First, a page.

CASE FILES: BIOCHEMISTRY
by muscle exceeds the rate at which the Cori cycle can operate, lactate accu-
mulates in the blood leading to lactic acidemia.
During a marathon run, there is constant stretching and tearing of the leg
muscle fibers each time the foot hits the ground. This constant shock causes
damage to the muscle cells, resulting in a release of cellular contents to the
extracellular matrix and the bloodstream. The concentrations of myoglobin,
which is in high concentration in slow twitch (red) muscle fibers, and K+,
which is concentrated in all cells, therefore rise in the blood. When the con-
centration of myoglobin increases above 0.5 to 1.5 mg/dL, it is excreted into
the urine. Normally myoglobin is not toxic to the kidney; however, when the
pH of the urine drops below 5.6, myoglobin undergoes oxidation to produce
hematin (porphyrin bound Fe3+), which is toxic to the kidney and can lead to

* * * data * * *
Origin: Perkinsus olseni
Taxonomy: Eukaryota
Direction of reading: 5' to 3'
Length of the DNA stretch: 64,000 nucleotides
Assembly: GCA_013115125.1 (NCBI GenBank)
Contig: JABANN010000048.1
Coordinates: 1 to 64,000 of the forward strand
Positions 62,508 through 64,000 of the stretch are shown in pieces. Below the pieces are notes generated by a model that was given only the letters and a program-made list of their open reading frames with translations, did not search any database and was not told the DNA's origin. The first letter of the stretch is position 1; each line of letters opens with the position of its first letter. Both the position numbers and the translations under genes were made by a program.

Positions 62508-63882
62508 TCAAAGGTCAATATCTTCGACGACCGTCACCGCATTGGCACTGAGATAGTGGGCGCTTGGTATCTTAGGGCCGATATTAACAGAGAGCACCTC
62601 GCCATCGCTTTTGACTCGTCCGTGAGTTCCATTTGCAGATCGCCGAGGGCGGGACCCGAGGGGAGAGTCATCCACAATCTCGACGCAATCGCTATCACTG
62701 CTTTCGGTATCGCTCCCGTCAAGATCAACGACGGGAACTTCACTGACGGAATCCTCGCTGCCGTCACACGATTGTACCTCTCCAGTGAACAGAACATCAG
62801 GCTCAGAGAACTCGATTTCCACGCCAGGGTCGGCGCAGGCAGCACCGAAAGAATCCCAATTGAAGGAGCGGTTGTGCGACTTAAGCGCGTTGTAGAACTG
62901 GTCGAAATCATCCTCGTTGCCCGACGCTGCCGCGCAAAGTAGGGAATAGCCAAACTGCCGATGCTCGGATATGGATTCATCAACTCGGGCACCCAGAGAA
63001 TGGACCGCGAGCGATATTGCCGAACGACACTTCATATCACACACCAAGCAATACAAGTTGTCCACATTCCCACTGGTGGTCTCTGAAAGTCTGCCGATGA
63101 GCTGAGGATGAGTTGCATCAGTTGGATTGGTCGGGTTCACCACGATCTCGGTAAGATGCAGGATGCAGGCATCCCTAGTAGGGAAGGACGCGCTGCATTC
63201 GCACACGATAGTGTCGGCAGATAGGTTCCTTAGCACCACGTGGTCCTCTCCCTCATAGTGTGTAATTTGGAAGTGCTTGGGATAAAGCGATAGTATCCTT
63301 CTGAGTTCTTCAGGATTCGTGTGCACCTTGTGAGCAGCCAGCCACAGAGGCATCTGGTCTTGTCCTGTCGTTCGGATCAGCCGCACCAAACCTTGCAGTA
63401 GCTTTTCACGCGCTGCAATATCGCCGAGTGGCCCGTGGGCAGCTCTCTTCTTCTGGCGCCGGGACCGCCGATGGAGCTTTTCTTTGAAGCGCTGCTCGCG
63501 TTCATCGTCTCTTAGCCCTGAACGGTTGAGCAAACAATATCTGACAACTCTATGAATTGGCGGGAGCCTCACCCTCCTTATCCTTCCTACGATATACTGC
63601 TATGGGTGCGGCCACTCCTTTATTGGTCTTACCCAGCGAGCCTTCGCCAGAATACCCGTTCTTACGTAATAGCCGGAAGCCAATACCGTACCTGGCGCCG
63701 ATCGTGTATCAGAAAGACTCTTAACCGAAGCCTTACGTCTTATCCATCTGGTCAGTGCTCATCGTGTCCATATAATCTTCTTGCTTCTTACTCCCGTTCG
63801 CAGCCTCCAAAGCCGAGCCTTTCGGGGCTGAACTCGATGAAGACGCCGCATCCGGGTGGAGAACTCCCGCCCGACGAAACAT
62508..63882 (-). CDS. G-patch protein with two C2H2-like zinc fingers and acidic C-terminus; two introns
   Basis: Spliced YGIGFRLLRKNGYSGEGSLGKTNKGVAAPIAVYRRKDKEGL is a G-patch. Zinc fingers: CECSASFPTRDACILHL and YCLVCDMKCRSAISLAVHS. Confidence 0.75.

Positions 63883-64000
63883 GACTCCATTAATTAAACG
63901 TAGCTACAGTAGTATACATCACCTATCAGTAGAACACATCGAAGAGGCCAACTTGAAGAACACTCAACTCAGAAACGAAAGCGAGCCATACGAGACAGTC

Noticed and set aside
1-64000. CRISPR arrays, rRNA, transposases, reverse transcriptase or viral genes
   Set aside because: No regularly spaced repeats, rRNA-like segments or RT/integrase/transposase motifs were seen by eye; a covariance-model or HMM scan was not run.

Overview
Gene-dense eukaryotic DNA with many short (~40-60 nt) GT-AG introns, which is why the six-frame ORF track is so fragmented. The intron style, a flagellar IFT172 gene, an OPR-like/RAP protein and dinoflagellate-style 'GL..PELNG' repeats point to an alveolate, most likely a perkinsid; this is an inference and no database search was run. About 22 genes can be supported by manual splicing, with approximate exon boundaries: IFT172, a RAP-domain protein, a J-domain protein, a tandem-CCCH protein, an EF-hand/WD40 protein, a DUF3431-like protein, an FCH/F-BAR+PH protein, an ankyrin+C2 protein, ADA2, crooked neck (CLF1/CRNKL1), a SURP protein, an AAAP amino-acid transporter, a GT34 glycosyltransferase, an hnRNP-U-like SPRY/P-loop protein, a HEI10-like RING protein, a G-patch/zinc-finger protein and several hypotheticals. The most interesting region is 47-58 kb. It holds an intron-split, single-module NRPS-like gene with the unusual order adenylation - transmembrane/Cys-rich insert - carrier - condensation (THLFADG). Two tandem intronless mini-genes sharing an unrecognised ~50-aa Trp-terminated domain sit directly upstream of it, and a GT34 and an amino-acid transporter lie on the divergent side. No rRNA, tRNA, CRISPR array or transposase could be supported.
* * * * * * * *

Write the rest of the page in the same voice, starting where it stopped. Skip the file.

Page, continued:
acute renal failure. This toxic effect is exacerbated when the urine is concen-
trated as a result of dehydration.
C O M P R E H E N SIO N Q U E ST IO N S
[21.1] During the course of a marathon race a runner expends a large amount
of energy and must use stored sources of fuel as well as oxygen.
Compared to the beginning of the race (first mile), which of the fol-
lowing best describes the utilization of glycogen and fatty acids as
fuels and amount of oxygen consumed after running for 26 miles?
Fatty acids used
[21.2] During an extended period of exercise, the enzymes involved in the
glycolytic pathway in muscle tissue are actively breaking down glucose
to provide the muscle energy. The liver, to maintain blood glucose lev-
els, is synthesizing glucose via the gluconeogenic pathway. Which of
the following enzymes involved in these pathways would be most likely
to exhibit Michaelis-Menten kinetics, that is, have a hyperbolic curve
when plotting substrate concentration versus velocity of the reaction?
C. Lactate dehydrogenase
D. Phosphofructokinase 1
E. Pyruvate kinase